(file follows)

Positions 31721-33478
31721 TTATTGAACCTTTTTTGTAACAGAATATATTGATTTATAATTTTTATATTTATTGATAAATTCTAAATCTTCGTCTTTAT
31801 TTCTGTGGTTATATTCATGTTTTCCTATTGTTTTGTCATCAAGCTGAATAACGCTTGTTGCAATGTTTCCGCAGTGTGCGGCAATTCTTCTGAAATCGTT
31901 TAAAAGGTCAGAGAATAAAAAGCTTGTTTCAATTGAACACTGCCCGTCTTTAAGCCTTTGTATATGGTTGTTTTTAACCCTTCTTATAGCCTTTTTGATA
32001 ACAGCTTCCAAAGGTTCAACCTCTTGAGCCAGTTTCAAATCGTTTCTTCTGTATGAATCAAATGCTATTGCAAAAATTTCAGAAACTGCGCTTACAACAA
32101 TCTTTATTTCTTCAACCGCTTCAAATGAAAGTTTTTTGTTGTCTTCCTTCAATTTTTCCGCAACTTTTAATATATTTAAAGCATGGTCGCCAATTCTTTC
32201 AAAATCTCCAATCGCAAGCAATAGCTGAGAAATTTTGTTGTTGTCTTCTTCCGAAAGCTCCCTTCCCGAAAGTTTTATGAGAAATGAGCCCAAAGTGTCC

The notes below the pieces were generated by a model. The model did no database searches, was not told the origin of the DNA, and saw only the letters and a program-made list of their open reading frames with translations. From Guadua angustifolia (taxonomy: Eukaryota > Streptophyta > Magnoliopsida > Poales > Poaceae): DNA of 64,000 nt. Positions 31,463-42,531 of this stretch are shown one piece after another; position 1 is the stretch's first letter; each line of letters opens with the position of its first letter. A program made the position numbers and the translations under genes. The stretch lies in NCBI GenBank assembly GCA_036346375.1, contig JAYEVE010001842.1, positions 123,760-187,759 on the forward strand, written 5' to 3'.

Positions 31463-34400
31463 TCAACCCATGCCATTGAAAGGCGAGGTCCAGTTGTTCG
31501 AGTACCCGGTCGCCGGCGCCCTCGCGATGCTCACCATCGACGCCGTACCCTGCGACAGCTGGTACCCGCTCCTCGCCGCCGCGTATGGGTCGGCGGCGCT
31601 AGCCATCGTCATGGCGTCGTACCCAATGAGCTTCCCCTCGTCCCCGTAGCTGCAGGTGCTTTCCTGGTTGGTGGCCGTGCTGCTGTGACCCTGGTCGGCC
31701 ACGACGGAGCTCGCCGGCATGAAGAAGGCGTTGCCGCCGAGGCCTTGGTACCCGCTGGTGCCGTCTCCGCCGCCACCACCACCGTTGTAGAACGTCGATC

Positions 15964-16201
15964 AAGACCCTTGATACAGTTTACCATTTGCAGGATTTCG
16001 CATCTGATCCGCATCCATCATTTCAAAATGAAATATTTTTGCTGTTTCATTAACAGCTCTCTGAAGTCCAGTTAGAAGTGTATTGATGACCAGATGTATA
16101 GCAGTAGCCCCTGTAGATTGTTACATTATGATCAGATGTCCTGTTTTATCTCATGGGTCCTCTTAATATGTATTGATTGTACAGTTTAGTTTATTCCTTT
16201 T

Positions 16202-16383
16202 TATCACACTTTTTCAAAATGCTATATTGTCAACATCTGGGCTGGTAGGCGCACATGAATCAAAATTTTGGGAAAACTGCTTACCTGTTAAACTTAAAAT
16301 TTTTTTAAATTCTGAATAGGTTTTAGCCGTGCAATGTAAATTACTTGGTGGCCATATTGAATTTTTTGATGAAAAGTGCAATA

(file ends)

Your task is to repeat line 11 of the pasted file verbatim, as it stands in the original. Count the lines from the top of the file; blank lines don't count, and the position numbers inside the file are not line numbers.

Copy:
31501 AGTACCCGGTCGCCGGCGCCCTCGCGATGCTCACCATCGACGCCGTACCCTGCGACAGCTGGTACCCGCTCCTCGCCGCCGCGTATGGGTCGGCGGCGCT